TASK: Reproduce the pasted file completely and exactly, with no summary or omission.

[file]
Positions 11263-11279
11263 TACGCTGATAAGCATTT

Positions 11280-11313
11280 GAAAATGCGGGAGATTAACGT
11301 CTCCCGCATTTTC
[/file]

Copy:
Positions 11263-11279
11263 TACGCTGATAAGCATTT

Positions 11280-11313
11280 GAAAATGCGGGAGATTAACGT
11301 CTCCCGCATTTTC